The NLRB May Reverse A Job-Killing Regulation

America’s small businesses would have created hundreds of thousands more jobs over the past three years if not for an Obama-era mistake by the National Labor Relations Board. The NLRB has an opportunity to correct the error.

At issue is Browning-Ferris Industries, a case the board decided in 2015. BFI created a new definition of “joint employer” under the National Labor Relations Act and saddled employers with a broad and ill-defined test for determining when they might share liability for the actions of another business’s employees. The NLRB concluded that joint employment could be found if a business had even “indirect influence” over another company’s employment terms and conditions.

One criticism of BFI was that it failed to contemplate the unique nature of franchising and the difficult position it created for both franchisees and brands. A dissent predicted that the decision would significantly harm both types of businesses. The NLRB majority breezily dismissed these concerns, claiming that the decision would have little impact on employers. The dissenters were spot on.

Our organizations interviewed more than 75 franchise brand managers and owners to determine the economic impact of BFI. The study, conducted by economist Ronald Bird, concludes that the average franchisee has suffered an annual revenue loss of $142,000 and annual profit loss of $21,000 because of BFI. In total, the expanded joint-employer standard has cost businesses between $17 billion and $33.3 billion a year. Even worse, those additional costs have eliminated between 194,000 and 376,000 potential jobs. Compounding the injury, the decision also led to a 93% increase in lawsuits against franchise businesses.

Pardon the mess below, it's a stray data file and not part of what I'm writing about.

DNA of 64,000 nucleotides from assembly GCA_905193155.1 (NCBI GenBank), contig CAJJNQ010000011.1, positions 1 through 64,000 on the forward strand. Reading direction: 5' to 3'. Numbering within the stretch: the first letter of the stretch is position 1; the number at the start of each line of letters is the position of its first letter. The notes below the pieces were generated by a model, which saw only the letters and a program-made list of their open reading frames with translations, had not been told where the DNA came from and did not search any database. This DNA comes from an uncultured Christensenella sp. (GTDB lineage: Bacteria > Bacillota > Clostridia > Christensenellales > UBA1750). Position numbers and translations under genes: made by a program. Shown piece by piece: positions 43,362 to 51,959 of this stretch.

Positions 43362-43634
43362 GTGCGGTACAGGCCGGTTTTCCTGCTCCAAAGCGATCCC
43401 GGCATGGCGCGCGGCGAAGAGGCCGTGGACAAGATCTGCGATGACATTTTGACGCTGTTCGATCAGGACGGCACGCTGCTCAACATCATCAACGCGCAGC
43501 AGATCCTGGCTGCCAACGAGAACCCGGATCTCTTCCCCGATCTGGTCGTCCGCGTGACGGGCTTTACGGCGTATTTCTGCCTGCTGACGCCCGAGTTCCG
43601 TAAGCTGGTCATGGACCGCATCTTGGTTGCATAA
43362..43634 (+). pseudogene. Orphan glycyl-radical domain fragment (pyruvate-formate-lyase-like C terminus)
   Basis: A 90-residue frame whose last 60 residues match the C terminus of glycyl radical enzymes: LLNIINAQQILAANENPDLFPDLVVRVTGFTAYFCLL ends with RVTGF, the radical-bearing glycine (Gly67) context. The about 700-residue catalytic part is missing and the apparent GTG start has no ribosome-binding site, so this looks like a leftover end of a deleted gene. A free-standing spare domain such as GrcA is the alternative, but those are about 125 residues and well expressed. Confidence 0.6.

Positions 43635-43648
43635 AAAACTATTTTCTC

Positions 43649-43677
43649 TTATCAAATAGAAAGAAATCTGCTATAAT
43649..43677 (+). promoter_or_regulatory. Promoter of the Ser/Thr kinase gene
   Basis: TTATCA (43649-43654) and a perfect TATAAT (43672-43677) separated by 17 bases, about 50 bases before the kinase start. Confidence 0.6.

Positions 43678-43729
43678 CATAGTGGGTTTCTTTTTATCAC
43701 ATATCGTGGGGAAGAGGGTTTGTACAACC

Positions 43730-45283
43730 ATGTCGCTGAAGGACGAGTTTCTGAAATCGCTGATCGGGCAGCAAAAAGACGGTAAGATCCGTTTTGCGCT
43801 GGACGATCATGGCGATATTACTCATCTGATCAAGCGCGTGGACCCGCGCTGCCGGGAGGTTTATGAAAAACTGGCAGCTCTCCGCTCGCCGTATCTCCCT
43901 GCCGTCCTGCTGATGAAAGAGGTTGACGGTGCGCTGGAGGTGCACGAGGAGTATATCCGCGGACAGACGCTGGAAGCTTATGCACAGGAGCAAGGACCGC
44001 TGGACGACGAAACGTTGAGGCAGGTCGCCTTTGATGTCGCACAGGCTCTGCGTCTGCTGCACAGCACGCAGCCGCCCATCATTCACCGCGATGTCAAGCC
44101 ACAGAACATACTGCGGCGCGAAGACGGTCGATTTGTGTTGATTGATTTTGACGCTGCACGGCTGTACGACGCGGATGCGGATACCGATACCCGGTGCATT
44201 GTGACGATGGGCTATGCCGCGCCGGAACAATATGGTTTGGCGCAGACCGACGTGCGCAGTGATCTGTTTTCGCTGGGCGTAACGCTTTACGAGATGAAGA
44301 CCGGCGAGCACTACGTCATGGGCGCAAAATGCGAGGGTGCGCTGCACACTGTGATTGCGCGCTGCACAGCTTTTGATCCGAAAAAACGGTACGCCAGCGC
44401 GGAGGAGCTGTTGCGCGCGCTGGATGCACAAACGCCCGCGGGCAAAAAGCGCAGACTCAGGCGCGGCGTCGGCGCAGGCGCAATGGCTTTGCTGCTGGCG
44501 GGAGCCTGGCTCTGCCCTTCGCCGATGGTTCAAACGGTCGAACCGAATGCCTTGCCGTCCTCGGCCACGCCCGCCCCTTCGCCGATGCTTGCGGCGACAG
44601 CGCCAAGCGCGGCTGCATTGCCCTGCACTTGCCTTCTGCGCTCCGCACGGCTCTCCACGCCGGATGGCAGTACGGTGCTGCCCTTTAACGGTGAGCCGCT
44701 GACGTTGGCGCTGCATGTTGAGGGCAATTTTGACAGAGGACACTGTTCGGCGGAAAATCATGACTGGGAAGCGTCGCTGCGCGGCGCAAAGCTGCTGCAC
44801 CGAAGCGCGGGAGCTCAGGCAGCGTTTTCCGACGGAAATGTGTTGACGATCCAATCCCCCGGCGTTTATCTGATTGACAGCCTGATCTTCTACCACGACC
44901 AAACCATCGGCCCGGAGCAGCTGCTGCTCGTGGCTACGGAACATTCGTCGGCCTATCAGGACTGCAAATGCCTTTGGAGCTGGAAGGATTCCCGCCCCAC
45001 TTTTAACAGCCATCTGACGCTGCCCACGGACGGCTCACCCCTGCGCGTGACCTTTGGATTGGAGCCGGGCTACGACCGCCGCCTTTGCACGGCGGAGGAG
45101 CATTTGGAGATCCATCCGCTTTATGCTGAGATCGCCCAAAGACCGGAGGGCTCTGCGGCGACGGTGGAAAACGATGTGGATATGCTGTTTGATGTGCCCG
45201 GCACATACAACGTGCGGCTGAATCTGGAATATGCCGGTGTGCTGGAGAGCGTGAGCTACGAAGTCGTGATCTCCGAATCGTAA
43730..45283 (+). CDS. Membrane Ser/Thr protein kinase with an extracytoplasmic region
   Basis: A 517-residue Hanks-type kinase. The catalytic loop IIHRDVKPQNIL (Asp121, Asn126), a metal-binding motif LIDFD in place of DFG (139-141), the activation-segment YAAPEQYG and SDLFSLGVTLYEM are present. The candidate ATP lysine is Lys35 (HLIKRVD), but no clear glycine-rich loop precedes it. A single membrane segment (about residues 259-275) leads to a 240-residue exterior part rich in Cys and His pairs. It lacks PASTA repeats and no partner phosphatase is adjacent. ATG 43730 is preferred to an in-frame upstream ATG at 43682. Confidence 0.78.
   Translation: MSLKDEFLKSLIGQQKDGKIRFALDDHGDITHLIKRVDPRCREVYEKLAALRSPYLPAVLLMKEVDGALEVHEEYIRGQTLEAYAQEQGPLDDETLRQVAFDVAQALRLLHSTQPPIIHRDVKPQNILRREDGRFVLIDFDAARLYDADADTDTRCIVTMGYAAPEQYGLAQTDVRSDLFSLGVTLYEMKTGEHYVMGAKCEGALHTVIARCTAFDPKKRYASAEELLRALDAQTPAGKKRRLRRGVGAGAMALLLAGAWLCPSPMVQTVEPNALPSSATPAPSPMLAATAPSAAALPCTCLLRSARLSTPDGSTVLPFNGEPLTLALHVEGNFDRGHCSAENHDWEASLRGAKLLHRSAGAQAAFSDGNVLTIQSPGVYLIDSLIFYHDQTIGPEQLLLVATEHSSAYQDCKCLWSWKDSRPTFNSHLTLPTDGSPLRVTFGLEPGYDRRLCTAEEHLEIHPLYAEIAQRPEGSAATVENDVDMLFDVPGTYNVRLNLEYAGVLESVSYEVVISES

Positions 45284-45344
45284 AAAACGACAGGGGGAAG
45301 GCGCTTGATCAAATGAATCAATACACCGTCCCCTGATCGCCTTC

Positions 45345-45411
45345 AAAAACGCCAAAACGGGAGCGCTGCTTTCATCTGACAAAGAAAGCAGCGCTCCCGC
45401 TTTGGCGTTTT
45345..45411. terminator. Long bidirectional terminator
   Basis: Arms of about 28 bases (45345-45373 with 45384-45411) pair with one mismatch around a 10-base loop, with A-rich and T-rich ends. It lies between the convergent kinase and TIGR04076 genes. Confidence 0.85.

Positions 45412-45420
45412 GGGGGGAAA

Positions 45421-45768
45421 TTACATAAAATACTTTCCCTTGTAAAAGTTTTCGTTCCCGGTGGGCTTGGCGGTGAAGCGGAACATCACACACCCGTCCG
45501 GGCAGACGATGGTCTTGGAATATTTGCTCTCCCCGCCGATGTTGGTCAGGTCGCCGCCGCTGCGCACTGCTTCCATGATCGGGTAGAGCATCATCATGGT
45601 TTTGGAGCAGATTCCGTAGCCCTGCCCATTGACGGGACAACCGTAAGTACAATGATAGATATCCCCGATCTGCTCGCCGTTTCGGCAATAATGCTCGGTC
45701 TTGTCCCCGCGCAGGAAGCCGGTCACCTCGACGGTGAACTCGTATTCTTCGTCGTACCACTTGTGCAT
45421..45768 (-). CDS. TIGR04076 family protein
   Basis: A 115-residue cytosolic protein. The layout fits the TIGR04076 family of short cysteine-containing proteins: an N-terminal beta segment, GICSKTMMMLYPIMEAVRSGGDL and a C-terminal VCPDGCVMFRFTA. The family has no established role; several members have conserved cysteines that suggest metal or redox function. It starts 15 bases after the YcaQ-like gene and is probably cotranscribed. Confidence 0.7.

This harm has come about because franchise owners have lost precious time working to comply with the new and unclear standard, when they could have been innovating, hiring and boosting the economy. In our study, 92% of surveyed brands and franchise owners say that the expanded joint-employer standard has led to a loss of critical support from their brands.

Fear of joint-employer liability has caused the brands to distance themselves from franchisees by offering less guidance about how to comply with labor and employment laws, limiting training programs, withdrawing assistance with marketing and cost-control practices, and eliminating other valuable services. One franchisor estimated that its training costs increased 300% to 400% because of BFI.

Read more of this Wall Street Journal article by Neil Bradley and Robert Cresanti by clicking here.